M. Moll and R. Miikkulainen, “Convergence-Zone Episodic Memory: Analysis and Simulations,” Neural Networks, vol. 10, no. 6, pp. 1017–1036, 1997.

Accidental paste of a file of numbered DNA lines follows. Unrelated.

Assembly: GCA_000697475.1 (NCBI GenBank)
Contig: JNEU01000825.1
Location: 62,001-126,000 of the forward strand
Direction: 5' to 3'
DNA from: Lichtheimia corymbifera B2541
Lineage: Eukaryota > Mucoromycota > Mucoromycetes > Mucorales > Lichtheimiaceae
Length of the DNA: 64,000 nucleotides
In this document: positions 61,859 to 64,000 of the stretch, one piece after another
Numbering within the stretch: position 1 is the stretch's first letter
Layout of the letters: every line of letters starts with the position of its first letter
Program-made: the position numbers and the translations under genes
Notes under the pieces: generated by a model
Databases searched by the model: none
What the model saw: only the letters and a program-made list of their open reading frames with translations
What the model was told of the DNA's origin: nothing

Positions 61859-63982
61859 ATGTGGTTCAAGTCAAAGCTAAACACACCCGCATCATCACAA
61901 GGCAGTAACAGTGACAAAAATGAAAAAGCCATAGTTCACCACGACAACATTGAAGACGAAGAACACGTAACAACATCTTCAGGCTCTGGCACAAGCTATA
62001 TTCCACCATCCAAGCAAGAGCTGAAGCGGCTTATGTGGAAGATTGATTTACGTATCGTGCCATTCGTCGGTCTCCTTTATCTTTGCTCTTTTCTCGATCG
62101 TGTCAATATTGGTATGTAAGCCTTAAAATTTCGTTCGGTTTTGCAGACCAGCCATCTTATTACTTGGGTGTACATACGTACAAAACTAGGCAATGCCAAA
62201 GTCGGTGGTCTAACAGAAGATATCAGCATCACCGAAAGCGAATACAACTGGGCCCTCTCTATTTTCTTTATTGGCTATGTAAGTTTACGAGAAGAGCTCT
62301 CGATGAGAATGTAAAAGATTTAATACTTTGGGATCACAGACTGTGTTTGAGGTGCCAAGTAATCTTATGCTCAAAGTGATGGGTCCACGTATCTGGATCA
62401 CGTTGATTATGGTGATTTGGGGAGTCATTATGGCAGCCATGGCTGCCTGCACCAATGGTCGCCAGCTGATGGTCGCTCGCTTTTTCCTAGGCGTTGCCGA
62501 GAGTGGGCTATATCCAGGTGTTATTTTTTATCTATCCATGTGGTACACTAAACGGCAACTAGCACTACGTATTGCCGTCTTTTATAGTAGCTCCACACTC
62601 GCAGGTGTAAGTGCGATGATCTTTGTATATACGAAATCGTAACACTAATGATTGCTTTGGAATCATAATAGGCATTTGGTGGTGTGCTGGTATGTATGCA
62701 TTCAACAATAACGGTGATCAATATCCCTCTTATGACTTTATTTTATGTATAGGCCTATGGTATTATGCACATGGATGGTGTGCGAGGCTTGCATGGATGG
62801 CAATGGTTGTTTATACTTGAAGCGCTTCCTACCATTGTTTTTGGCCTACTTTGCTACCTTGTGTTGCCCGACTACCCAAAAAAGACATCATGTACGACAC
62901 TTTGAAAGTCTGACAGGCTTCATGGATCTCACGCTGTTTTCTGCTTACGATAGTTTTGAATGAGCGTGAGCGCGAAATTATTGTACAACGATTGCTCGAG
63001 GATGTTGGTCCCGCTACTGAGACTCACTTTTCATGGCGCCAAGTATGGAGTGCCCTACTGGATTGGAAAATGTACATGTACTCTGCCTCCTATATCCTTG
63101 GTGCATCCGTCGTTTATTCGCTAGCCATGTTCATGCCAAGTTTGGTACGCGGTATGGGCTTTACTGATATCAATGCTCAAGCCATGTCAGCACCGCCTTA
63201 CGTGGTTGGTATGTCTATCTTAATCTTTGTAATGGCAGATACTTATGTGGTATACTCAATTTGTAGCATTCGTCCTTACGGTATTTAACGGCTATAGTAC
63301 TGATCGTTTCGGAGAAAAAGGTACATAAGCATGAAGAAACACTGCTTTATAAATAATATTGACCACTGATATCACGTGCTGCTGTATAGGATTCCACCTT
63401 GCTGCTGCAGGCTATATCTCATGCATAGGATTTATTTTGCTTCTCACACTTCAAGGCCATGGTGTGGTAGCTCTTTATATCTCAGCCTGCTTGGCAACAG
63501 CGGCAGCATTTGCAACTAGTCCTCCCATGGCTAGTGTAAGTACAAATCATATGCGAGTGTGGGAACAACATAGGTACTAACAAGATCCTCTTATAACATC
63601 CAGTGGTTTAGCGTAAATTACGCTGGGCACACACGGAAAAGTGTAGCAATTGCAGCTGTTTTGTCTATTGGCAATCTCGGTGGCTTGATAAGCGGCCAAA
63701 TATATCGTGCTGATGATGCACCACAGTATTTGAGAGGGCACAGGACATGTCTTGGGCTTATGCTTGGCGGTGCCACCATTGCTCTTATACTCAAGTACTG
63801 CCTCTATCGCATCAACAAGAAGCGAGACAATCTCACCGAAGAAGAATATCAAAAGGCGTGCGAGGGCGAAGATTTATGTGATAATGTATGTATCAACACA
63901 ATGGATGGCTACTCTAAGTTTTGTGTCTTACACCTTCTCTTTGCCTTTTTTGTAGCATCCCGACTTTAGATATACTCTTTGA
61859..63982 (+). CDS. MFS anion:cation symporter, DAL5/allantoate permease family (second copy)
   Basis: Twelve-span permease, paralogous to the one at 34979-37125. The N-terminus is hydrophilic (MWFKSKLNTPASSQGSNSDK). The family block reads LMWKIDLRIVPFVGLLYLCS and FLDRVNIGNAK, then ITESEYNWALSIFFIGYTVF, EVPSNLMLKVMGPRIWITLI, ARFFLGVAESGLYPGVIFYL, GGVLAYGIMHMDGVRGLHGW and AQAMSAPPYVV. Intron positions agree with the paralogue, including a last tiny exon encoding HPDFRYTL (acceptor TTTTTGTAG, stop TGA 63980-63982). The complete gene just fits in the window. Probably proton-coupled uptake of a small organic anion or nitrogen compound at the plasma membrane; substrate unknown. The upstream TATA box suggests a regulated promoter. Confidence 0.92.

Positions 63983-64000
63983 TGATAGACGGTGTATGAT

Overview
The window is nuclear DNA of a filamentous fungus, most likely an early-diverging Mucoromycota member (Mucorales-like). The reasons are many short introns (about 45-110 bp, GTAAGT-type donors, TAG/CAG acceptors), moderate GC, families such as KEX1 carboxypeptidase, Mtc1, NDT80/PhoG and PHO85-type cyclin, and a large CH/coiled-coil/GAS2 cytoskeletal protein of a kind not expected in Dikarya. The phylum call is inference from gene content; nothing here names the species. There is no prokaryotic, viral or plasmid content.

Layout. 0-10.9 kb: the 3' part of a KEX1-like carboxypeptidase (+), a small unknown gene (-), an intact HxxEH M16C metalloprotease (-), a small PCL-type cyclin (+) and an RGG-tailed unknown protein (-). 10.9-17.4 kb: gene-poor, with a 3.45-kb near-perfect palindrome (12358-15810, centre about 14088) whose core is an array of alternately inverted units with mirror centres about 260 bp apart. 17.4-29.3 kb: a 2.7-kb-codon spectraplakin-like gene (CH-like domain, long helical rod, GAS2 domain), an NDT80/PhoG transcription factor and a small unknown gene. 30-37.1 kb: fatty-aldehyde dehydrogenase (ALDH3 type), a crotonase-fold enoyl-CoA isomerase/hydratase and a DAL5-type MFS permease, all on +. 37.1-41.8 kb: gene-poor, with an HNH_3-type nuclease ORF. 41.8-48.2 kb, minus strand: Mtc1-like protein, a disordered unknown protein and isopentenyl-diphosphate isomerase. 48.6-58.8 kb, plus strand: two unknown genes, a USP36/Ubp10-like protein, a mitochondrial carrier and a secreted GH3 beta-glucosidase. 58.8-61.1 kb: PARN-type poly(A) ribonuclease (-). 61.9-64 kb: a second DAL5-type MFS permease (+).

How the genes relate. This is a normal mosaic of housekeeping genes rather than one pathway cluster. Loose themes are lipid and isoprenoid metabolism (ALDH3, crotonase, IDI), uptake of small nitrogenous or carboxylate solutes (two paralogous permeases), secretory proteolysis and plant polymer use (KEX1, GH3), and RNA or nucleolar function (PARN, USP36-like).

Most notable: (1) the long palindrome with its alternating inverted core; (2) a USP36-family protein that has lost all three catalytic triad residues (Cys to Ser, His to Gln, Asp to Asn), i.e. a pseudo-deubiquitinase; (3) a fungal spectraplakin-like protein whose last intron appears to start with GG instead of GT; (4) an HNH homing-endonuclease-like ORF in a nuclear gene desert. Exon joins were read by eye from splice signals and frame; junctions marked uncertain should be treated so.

Human episodic memory provides a seemingly unlimited storage for everyday experiences, and a retrieval system that allows us to access the experiences with partial activation of their components. The system is believed to consist of a fast, temporary storage in the hippocampus, and a slow, long-term storage within the neocortex. This paper presents a neural network model of the hippocampal episodic memory inspired by Damasio’s idea of Convergence Zones. The model consists of a layer of perceptual feature maps and a binding layer. A perceptual feature pattern is coarse coded in the binding layer, and stored on the weights between layers. A partial activation of the stored features activates the binding pattern, which in turn reactivates the entire stored pattern. For many configurations of the model, a theoretical lower bound for the memory capacity can be derived, and it can be an order of magnitude or higher than the number of all units in the model, and several orders of magnitude higher than the number of binding-layer units. Computational simulations further indicate that the average capacity is an order of magnitude larger than the theoretical lower bound, and making the connectivity between layers sparser causes an even further increase in capacity. Simulations also show that if more descriptive binding patterns are used, the errors tend to be more plausible (patterns are confused with other similar patterns), with a slight cost in capacity. The convergence-zone episodic memory therefore accounts for the immediate storage and associative retrieval capability and large capacity of the hippocampal memory, and shows why the memory encoding areas can be much smaller than the perceptual maps, consist of rather coarse computational units, and be only sparsely connected to the perceptual maps.